Featured Scientist (I): Prof Stephan Grill

One of the aspects that I enjoy the most as a PhD student is the Friday seminar.  This weekly seminar, organized by the JIC, is given by top scientists in research, from all over the world, and is open to the scientific community (see details here): http://www.jic.ac.uk/corporate/search/lectures.asp

As students, we have the opportunity not only to attend the lecture, but also to attend a lunch with the speaker and discuss some general or particular topics in a very informal way. It is very nice to find out more about details of the talk, topics that were not included in  the seminar, the tricks and art of a particular technique, career advice…and, in short, have the opportunity to discuss any topic!

In case you miss the Friday seminar, you can always obtain the recorded version in the library, but, what if you miss the student lunch? The idea of this section is to share with other students the ideas exchanged in the lunch, via a short interview with the scientists that visit JIC.

Stephan Grill [grill@mpi-cbg.de]

It was great to speak with Prof Stephan Grill during the student lunch. I found it very interesting to know about the dynamic actomyosin cytoskeleton in animals and its role in morphogenesis.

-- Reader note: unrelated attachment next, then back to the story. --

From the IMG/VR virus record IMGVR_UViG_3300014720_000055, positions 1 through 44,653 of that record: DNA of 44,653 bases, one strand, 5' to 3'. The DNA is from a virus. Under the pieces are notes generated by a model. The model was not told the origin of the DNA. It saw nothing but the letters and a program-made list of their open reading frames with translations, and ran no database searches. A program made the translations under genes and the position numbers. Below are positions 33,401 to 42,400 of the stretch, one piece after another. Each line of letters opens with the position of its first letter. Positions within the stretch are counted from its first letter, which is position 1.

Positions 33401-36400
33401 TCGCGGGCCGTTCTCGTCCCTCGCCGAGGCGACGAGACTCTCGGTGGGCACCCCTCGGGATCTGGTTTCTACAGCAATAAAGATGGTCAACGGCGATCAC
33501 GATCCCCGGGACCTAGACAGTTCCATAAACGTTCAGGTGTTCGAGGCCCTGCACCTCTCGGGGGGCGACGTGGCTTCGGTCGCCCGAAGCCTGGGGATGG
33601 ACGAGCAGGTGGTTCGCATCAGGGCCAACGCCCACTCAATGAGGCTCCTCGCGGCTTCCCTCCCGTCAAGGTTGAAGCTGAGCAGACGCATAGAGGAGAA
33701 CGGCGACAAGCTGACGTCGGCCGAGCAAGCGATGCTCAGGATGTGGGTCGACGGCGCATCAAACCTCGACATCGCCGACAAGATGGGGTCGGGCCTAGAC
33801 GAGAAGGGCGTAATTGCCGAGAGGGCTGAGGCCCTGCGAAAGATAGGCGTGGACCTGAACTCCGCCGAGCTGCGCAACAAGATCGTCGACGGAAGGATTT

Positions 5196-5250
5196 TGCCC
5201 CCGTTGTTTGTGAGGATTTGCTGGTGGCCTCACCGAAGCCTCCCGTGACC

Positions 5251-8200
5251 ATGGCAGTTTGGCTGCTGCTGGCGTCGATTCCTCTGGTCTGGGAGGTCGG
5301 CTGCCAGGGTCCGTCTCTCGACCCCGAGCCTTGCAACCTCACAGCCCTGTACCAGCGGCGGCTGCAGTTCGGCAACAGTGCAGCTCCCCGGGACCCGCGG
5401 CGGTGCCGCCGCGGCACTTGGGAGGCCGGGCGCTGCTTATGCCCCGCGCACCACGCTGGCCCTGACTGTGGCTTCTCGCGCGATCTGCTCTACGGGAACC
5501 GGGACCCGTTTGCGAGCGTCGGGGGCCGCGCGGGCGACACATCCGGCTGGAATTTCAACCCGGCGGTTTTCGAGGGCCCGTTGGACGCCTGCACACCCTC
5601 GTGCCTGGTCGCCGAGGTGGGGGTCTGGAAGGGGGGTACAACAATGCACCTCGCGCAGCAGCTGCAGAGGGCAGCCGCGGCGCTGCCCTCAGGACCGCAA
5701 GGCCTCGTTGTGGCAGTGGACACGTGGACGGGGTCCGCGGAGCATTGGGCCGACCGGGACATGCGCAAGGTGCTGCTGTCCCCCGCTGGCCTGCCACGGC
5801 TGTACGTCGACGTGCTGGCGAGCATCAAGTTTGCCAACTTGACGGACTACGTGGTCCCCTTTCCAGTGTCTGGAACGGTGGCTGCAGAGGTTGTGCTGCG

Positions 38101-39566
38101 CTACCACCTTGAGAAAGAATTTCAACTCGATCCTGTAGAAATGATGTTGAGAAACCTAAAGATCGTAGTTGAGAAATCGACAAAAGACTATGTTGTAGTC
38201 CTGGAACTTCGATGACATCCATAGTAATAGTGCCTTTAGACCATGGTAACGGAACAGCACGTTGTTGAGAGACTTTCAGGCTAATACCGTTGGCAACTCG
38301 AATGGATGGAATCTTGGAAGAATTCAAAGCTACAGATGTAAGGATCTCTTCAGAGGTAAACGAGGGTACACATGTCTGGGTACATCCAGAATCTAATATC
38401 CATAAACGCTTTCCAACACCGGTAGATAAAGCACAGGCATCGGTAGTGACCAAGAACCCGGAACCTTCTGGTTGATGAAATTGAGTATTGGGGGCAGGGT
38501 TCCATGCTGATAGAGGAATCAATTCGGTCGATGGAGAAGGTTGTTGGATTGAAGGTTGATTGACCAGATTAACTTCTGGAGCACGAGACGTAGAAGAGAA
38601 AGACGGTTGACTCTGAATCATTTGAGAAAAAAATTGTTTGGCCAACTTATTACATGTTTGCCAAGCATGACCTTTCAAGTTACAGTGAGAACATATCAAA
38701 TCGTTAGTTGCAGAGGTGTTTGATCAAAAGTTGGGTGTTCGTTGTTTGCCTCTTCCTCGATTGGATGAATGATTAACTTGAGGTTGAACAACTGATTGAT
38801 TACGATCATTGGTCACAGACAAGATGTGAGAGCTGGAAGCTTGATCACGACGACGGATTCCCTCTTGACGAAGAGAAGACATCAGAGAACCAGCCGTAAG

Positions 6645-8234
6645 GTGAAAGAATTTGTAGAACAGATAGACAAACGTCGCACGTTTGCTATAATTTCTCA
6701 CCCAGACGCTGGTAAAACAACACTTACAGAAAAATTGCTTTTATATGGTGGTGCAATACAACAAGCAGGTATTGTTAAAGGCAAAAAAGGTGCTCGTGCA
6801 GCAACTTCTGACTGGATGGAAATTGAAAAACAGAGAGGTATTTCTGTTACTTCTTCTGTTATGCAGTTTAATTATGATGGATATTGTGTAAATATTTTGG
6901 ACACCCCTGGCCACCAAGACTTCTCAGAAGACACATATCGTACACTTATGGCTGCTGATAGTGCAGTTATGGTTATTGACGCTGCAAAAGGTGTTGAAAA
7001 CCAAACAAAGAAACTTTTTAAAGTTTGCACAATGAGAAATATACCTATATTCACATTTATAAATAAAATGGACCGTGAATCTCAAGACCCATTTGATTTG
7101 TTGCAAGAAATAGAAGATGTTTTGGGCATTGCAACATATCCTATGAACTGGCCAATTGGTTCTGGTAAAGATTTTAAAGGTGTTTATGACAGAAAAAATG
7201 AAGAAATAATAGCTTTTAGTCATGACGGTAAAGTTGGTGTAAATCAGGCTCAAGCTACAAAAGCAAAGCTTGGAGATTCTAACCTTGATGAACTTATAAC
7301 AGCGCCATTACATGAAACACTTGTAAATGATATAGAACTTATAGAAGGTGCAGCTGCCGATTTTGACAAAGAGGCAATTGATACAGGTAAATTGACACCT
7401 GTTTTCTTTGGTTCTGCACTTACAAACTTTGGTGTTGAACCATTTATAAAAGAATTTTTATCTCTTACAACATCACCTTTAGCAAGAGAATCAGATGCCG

Prof Stephan Grill. Image courtesy of www.mpi-cbg.de

Prof Stephan Grill. Image courtesy of http://www.mpi-cbg.de

Prof. Stephan Grill has a multidisciplinary group including people with different research backgrounds. During the conversation we touched on a very important topic, about the challenges associated with leading and belonging to an interdisciplinary team. The time flew! And he needed to catch the train to get on time to the airport, but he kindly agreed to answer a couple of questions (email from Heathrow!).

  • What is the most challenging aspect that you face having half experimental and half theoretical backgrounds in your team?

To make sure the theorists and the experimentalists keep talking to each other. 

  • Regarding the interdisciplinary research, do you have any advice to students that could help us to fill the gap between areas?

You have to avoid being a “Jack of all trades and a master of none”. That’s difficult. So become a master of one trade and learn to communicate with the masters if the other trade, and, most importantly, understand what they can do. 

  • Generally speaking, what advice would you give to an early researcher (PhD student) for success in academia?

Find out which scientific question keeps you up at night. That’s what drives you through the valleys and tough periods. 

  • Finally, could you summarize your work with 4 keywords?

What does Actomyosin do?

by Yara Sanchez-Corrales – a fourth year PhD jointly supervised by Dr Veronica Grieneisen and Prof. Enrico Coen.

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